Karelia

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Ka·re·li·a

 (kə-rē′lē-ə, -rēl′yə, -ryĕ′lē-yə)
A region of northwest Russia between the Gulf of Finland and the White Sea. Inhabited since ancient times by the Karelians, the area later came under Swedish domination and was annexed by Russia (1721). Incorporated as a semiautonomous republic of the USSR (1923), Karelia became a member of the Russian Federation after the collapse of the Soviet Union (1992).

Karelia

(kəˈriːlɪə; Russian kaˈreljə)
n
1. (Placename) a region of NE Europe comprising areas of both Finland and Russia. Following the Russo-Finnish War (1939–40) a large part of what had been Finnish Karelia was annexed by the former Soviet Union; together with the part of Karelia which already belonged to Russia at that time, it corresponds roughly to the modern Karelian Republic in Russia
2. (Placename) another name for the Karelian Republic

Ka•re•lia

(kəˈril yə)

n.
1. a region in the NW Russian Federation in Europe, comprising Lake Ladoga and Onega Lake and the adjoining area along the E border of Finland.
2. Karelian Autonomous Republic.
Ka•re′li•an, adj., n.
ThesaurusAntonymsRelated WordsSynonymsLegend:
Noun1.Karelia - a region in Finland and Russia between the Gulf of Finland and the White Sea
Finland, Republic of Finland, Suomi - republic in northern Europe; achieved independence from Russia in 1917
Russian Federation, Russia - a federation in northeastern Europe and northern Asia; formerly Soviet Russia; since 1991 an independent state
Carelian, Karelian - a member of the Finnish people living in Karelia in northwestern European Russia
Translations
Karelien
Carélie
References in periodicals archive ?
In addition to their small numbers, there were other Finns who crossed over into Karelia in the 1920s and 1930s (or "border hoppers"), but the two largest ethnic groups there were native Karelians and Russians, whose numbers would continue to increase as a result of migration from other parts of the Soviet Union.
Open Competition: Works on development of project documentation on the assignment in the Arkhangelsk State Museum of Wooden Architecture and Folk Art Small Karelians to an object of cultural heritage of federal importance as a cultural heritage site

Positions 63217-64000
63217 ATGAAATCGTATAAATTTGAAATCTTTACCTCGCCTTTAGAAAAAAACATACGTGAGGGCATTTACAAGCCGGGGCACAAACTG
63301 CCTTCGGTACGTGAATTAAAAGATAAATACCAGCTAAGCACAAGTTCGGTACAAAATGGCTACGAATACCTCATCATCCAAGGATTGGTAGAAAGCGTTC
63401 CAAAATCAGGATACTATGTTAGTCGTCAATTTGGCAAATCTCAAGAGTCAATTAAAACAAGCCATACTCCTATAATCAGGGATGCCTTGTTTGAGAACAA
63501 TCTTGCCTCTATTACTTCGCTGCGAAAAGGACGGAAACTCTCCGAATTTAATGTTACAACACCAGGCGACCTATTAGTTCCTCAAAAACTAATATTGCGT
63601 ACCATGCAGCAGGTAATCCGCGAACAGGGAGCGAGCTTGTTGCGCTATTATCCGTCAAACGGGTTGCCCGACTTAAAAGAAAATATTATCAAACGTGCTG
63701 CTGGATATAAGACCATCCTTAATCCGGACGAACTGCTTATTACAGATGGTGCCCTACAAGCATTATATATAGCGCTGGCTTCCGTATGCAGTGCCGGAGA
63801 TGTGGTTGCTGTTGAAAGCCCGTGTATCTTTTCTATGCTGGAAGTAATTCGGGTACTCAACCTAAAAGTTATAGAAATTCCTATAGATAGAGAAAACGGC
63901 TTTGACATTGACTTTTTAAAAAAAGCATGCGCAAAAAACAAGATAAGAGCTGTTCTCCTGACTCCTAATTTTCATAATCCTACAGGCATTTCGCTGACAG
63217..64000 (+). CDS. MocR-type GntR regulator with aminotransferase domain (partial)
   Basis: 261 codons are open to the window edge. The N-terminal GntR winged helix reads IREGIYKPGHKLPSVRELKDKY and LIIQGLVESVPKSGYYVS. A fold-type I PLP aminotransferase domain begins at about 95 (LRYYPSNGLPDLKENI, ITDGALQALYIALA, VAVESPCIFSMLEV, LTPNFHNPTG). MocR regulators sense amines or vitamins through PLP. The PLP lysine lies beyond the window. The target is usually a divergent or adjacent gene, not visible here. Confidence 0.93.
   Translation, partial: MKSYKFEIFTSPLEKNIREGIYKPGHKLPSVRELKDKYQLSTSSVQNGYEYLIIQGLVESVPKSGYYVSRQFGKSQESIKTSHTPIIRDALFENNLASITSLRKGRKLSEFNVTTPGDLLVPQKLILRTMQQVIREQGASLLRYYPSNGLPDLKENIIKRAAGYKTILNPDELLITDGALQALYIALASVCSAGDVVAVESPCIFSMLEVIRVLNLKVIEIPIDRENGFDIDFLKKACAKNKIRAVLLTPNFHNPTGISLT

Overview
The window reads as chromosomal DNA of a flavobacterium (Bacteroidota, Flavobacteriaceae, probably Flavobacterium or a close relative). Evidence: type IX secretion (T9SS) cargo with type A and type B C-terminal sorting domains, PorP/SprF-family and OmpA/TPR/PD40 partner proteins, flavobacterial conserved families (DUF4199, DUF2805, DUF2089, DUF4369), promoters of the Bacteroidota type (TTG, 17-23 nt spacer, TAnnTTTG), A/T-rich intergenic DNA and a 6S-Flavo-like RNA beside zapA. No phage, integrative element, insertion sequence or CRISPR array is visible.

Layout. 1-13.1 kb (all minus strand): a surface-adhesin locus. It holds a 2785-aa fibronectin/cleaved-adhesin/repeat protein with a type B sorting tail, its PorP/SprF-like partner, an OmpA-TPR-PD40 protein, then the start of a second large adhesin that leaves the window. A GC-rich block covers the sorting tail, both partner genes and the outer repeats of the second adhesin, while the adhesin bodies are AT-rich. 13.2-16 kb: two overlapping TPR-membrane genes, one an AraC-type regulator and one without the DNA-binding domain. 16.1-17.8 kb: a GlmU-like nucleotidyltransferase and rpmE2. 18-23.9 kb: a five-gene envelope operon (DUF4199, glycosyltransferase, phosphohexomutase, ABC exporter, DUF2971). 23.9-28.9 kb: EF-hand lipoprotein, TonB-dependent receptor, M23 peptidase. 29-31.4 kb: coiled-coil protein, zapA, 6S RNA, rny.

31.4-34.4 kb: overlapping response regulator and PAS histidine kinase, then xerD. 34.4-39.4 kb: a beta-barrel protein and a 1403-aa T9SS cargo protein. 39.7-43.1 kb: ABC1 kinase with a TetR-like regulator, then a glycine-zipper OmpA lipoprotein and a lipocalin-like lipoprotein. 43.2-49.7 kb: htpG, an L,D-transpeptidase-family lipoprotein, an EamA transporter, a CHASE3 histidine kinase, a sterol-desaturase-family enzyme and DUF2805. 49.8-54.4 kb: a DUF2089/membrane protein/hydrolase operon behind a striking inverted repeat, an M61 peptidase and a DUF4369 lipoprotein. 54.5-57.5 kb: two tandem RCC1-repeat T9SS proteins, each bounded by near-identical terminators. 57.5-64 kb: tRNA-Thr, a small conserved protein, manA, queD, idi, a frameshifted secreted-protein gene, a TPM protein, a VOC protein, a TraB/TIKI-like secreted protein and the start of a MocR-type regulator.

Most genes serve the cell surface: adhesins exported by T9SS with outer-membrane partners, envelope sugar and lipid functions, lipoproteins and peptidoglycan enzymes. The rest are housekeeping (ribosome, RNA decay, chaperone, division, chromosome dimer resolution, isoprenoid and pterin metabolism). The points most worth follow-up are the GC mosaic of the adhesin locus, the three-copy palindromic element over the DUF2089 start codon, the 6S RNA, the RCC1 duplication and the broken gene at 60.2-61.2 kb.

Several books, articles, and films have emerged in recent decades, but most of them reflect the geopolitical, linguistic, and cultural divisions that were evident in Karelia in the 1930s when Finns, Russians, Karelians, Canadians, Americans, and others came together to construct a proletarian utopia.
More precisely, they were--and are--called Karelians and spoke the Karelian dialect, which is a Finnish marked by numerous Russian-language expressions.
Among the population of the territory there were some 120,000 Karelians, roughly equal to the number of Russians, most of whom were illiterate peasants.
and in the language of the given nation in 16 volumes altogether (as the Mordovians and the Karelians have two standard languages, both were included, resulting in 2-2 books for them.
The reason for this, it appeared, was that these people, who were not Russians but Karelians, from the country lying to the west between Finland and the White Sea, then occupied by German-led Finns, would not bear arms or fight for the Bolsheviks.
Finns first bred the black-and-white Karelians (named for a geographic region along the Finland-Russia border) in the 1600s for hunting bears.
Hunts breeds her Karelians from a pair she acquired in 1982.
Finland, small though it may be, had aspirations toward a Greater Finland, a union encompassing the Ingrians, Vepsians, and Karelians subdued within the great Soviet Empire.
A-sarja 18/1995, Kuopio), and together with Tuija Saarinen a book about the history and culture of three Orthodox ethnic groups: Skolts, Karelians and Setos (Koltat, karjalaiset ja setukaiset.